Speak Puppet

Janet Feder

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Speak Puppet Review

by Fran├žois Couture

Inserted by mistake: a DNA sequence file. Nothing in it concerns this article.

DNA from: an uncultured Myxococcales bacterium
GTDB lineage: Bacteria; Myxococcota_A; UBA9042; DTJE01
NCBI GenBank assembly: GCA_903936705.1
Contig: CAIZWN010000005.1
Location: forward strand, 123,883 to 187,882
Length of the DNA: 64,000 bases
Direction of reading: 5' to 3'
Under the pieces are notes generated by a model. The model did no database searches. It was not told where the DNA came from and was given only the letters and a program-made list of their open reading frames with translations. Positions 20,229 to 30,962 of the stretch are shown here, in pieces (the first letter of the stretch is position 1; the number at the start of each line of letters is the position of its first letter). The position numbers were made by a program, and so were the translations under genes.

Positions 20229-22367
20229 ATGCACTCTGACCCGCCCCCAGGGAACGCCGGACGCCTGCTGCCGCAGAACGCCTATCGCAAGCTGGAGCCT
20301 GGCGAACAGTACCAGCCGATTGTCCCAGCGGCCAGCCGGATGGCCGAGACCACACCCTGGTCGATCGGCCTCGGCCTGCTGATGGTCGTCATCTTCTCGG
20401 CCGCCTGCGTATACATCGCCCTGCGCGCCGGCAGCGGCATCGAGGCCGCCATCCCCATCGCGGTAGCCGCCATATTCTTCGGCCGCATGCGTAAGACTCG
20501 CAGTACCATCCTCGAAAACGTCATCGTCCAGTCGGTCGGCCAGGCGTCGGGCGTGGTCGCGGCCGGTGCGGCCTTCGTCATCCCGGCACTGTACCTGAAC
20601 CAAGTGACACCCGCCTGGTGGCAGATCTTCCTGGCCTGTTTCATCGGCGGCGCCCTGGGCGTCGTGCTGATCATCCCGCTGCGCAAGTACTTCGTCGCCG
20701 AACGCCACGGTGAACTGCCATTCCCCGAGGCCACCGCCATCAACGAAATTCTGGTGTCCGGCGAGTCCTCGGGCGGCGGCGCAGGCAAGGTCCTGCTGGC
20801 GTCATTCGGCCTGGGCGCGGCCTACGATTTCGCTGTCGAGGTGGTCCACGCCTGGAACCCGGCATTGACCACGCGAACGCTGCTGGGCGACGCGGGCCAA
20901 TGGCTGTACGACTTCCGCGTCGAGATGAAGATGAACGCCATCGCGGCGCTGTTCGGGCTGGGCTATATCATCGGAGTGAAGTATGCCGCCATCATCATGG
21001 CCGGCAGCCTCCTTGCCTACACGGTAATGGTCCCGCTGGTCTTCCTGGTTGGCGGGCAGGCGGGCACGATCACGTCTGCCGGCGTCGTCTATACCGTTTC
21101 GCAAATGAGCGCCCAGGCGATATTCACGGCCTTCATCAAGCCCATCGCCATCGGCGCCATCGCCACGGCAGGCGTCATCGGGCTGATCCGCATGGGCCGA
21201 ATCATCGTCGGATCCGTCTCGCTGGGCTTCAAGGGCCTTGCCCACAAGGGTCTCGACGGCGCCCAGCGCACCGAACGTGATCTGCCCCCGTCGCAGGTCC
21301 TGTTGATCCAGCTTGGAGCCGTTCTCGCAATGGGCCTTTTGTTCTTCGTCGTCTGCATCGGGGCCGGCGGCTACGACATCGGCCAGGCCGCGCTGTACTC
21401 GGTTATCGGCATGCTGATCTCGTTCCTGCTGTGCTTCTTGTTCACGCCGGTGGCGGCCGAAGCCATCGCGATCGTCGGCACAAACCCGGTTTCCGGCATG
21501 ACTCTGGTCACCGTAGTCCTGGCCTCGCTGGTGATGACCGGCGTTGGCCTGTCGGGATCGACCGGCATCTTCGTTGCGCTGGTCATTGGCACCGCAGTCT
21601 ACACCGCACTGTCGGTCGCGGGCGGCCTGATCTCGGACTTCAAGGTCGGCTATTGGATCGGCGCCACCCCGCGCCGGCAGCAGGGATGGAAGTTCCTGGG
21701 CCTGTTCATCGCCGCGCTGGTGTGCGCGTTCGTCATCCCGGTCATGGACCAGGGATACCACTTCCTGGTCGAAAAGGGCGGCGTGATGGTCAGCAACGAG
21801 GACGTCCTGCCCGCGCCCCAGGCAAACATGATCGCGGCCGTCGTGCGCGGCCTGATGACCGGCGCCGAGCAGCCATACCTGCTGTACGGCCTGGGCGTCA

Speak Puppet is Californian guitarist Janet Feder's first album. She plays an assortment of prepared guitars, from classical guitar to Dobro. She attaches small objects to the strings, a technique which allows her to produce accompanying sounds and textures without rendering the guitar's sound unrecognizable. Her pieces are strongly inspired by folk music ("Puppet"), although they often follow unorthodox structures. Richard Leo Johnson comes to mind, along with Fred Frith's acoustic guitar projects, and the short-lived Quebec collective Conventum. Other, more ethereal comparisons would have to include Hans Reichel, Leo Kottke, and even oni Mitchell or Bruce Cockburn. Feder's music remains very much accessible and ear-pleasing. The enriched sonorities of her classical guitar work marvelously on the laid-back "Shouting Valley," a duet with harpist Margot Krimmel. Other guests include Thinking Plague's leader Mike Johnson (on "Puppet") and poet Mark Weber (on "Almost El Paso"). All the most consistent tunes are found in the first half of the album. Things start to deteriorate with "Sueno (Remix)," which adds to one of Feder's pieces a drum loop and some turntable work. "Red Drum" lacks direction and the overlong "Leaving Light (Remix)" (again with a drum machine track) just doesn't provide the conclusion this album deserved. A surprising release from the British label ReR Megacorp, who usually produces more avant-gardist music, Speak Puppet can open the minds of folk-picking lovers.

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